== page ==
We've trained for years and years to perfect the art of french polishing and finishing furniture. But the crowning glory of any restoration is the wax polish which is applied at the very end of the restoration process.
Through our own restoration work we needed to use the best waxes. This is the reason why we developed our own wax polish.
The way we use beeswax polish here in our restoration workshops is the same way you would do it at home.
How to apply beeswax polish
Put down a blanket or a sheet or even newspaper.
Start applying the wax polish with soft wire wool. It cleans the surface at the same time as applying the wax and also gives a very nice soft finish to the furniture.
When applying the wax try and go in the direction of the grain to get a nice even application of wax in all areas.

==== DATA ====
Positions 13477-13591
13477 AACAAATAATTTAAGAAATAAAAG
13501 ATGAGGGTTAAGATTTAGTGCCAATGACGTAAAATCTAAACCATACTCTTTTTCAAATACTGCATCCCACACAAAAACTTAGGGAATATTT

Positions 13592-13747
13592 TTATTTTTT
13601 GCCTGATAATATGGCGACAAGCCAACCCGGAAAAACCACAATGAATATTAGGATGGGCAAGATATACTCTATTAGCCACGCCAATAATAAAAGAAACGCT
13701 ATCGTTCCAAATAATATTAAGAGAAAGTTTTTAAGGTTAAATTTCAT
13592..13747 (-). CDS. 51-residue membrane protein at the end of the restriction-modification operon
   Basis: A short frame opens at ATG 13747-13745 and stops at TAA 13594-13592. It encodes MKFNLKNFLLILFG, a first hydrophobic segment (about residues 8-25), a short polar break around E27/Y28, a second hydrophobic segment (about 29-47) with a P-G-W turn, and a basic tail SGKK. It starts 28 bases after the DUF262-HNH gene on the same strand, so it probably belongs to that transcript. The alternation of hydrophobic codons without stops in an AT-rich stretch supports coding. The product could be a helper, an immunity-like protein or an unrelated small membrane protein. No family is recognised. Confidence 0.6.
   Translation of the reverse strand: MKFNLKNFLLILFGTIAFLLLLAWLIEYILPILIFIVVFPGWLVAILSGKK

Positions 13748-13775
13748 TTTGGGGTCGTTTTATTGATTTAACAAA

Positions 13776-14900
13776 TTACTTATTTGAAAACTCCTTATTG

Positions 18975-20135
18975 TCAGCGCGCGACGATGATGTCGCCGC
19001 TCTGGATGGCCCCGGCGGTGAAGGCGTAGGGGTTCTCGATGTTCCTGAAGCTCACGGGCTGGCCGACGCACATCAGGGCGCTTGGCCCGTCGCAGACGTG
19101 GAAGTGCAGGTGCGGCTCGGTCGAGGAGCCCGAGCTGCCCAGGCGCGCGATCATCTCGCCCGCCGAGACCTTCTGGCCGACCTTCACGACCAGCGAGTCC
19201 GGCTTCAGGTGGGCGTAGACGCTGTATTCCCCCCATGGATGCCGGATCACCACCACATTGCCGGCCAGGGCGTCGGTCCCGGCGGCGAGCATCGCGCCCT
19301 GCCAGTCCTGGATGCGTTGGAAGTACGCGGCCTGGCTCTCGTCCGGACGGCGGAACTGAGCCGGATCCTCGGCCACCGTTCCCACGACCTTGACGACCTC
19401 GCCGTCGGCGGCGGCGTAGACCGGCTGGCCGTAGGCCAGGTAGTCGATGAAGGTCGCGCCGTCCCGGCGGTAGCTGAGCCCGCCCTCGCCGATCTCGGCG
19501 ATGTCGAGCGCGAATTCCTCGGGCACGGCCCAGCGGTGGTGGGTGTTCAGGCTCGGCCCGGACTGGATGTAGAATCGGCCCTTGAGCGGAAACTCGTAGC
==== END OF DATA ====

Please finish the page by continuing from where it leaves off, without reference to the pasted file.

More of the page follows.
If it's a large flat surface, you could dab little blobs of wax to evenly apply it. Then when you go past with your wire wool it evenly spreads the wax over the surface and gives a nice even application.
The biggest mistake that people make
At this stage, is buffing the wax off immediately. They've done this lovely application of wax and immediately they buff it off to stand back and see what they've done. That's when it all goes wrong.
To do it properly
Leave it. Have a cup of tea. For 20 minutes or half an hour. It needs enough time for the turpentine to start evaporating and for the wax to start hardening.
How to buff a beeswax finish to get that lovely shine
Buff in the direction of the grain again (not quite so essential to go with the grain this time though, you can go in circles if you like), but buffing in the direction of the grain gets the quickest and easiest effect. What you are doing is buffing the wax, not removing the wax. Buffing the wax is what gives you the deep shine.
Stand back and admire the finish
It really is as easy as that!
It's a really quick process. I describe it in this short video: